• For all other dwelling units having fossil fuel burning appliances and/or attached garages, the effective date is January 1, 2013.
  • For hotels and motels having fossil fuel burning appliances and/or attached garages, the effective date is January 1, 2016.

 

California Cal. Health & Safety Code §   13260 to 13263 – Carbon Monoxide Poisoning Prevention Act of 2010

 

Cal. Health & Safety Code §   17926 to 17926.2 – Regulation of Buildings Used for Human Habitation

Requires State Fire Marshal to   developed approved carbon monoxide device list. Prohibits marketing,   distribution or sale of devices not on the approved list.

 

Requires installation of approved   carbon monoxide detectors in single-family dwellings by July 1, 2011, and for   all other dwellings by 2013 if those dwellings contain a fossil fuel burning   heater or appliance, fireplace, or an attached garage. Applies to rental   property. Provides $100 penalty upon sale or transfer of noncompliant dwellings.

Determine your personal flood risk!

Determine your personal flood risk!

Knowing that each state in the US is subject to flooding, it is important to know what your specific flood risk is.

Certain areas are at higher flood risks than others, and flood maps have been useful in helping people understand their unique risk for their community.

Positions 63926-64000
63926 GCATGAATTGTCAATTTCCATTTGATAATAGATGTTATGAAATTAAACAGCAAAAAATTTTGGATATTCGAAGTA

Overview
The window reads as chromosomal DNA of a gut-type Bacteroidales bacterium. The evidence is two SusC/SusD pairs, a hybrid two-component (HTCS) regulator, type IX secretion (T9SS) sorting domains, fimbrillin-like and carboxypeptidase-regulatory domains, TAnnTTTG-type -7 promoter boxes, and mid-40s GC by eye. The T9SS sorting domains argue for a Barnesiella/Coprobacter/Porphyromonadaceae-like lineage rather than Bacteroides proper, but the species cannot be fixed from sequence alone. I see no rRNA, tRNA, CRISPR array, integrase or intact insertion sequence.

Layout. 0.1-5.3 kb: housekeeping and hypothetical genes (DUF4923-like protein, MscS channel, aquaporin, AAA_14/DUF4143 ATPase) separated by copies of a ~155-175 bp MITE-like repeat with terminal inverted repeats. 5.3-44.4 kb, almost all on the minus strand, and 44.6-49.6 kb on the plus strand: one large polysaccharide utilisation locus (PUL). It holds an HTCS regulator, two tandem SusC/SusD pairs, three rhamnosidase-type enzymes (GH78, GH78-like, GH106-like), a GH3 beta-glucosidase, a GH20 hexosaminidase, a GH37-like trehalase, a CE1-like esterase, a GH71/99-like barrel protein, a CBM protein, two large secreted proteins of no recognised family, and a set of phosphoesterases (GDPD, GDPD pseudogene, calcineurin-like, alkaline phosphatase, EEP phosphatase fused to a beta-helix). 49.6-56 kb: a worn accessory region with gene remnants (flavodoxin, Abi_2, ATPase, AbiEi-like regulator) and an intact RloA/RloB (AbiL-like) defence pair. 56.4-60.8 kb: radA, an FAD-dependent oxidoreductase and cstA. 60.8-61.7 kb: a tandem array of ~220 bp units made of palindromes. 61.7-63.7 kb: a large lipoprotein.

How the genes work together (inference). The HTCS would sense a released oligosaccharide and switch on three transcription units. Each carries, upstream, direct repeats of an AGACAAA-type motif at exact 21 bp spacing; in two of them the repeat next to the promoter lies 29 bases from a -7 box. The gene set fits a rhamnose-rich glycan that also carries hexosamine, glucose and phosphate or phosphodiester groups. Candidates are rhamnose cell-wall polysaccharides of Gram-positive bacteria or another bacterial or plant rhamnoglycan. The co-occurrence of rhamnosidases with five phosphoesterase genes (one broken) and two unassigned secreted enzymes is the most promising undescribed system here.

Types of risks:

  1. High risk areas: “In high-risk areas, there is at least a 1 in 4 chance of flooding during a 30-year mortgage. All home and business owners in these areas with mortgages from federally regulated or insured lenders are required to buy flood insurance. They are shown on the flood maps as zones labeled with the letters A or V.”
  2. Moderate-to-low risk areas: “In moderate-to-low risk areas, the risk of being flooded is reduced but not completely removed. These areas submit over 20% of NFIP claims and receive one-third of disaster assistance for flooding. Flood insurance isn’t federally required in moderate-to-low areas, but it is recommended for all property owners and renters. They are shown on flood maps as zones labeled with the letters B, C or X (or a shaded X).”
  3. Undetermined risk areas: “No flood-hazard analysis has been conducted in these areas, but a flood risk still exists. Flood insurance rates reflect the uncertainty of the flood risk. These areas are labeled with the letter D on the flood maps.”

Useful Resources: Understanding Flood Maps, Undergoing a Map Change, Map your Risk

What Causes Flooding?

What Causes Flooding?

Whether it be heavy rain, rapid snow melt, or simply the thaw of spring, it is important to know the risks and causes of flooding, as it occurs in all 50 states. No matter where you live, you could be prone to flooding!

So – what are some causes of flooding?

Typically there is a 30-day wait period on flood insurance policies. The time to act is now, to make sure your investments are covered.

Call our team today to learn more about how you can reduce your risk of loss due to flooding!